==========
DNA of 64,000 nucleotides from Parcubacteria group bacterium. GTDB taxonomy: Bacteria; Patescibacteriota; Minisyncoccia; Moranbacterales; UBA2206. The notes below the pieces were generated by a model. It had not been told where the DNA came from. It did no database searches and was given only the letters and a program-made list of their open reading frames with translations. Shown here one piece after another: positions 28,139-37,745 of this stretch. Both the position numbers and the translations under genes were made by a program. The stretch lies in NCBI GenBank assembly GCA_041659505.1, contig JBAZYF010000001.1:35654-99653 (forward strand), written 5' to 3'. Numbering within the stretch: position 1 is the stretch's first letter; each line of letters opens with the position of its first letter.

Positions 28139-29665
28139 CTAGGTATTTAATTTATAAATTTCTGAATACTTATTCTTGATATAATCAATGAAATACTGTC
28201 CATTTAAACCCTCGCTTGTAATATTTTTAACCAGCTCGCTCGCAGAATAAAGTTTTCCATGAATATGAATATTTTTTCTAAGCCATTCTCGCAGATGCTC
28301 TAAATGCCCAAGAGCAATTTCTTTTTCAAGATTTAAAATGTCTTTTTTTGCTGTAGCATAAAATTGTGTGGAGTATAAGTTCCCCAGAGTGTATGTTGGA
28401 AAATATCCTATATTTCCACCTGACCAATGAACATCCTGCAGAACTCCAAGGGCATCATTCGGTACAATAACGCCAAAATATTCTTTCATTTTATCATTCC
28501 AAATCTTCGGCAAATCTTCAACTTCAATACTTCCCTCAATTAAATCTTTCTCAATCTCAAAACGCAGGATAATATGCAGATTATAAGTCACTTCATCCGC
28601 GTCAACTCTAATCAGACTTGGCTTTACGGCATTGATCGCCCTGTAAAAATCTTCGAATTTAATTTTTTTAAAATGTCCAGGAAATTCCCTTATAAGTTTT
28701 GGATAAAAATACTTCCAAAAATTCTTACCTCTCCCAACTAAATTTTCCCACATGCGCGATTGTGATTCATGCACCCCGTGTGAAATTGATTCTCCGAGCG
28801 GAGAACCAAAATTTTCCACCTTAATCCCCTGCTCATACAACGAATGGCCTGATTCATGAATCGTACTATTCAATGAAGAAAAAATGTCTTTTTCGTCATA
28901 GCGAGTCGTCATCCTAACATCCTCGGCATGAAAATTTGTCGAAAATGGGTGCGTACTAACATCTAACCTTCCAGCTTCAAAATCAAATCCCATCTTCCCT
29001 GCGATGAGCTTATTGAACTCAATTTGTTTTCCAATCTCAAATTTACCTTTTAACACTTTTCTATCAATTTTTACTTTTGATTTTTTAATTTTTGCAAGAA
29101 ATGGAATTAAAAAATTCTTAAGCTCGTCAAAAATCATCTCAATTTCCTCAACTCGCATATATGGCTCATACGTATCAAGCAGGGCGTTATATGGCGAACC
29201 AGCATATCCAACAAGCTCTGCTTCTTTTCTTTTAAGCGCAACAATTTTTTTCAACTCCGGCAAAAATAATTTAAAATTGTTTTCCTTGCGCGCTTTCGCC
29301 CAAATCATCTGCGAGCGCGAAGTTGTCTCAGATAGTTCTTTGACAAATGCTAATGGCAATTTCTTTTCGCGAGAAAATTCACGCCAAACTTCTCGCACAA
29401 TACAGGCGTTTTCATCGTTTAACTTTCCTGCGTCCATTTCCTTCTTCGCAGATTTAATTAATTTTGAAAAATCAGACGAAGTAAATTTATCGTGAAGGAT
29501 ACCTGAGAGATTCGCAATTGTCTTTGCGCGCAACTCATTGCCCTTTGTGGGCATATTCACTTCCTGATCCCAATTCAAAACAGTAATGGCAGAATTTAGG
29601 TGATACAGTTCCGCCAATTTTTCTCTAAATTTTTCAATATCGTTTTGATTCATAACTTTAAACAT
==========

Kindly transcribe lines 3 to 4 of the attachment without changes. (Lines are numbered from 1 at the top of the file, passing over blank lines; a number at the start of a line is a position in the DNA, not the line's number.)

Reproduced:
28139 CTAGGTATTTAATTTATAAATTTCTGAATACTTATTCTTGATATAATCAATGAAATACTGTC
28201 CATTTAAACCCTCGCTTGTAATATTTTTAACCAGCTCGCTCGCAGAATAAAGTTTTCCATGAATATGAATATTTTTTCTAAGCCATTCTCGCAGATGCTC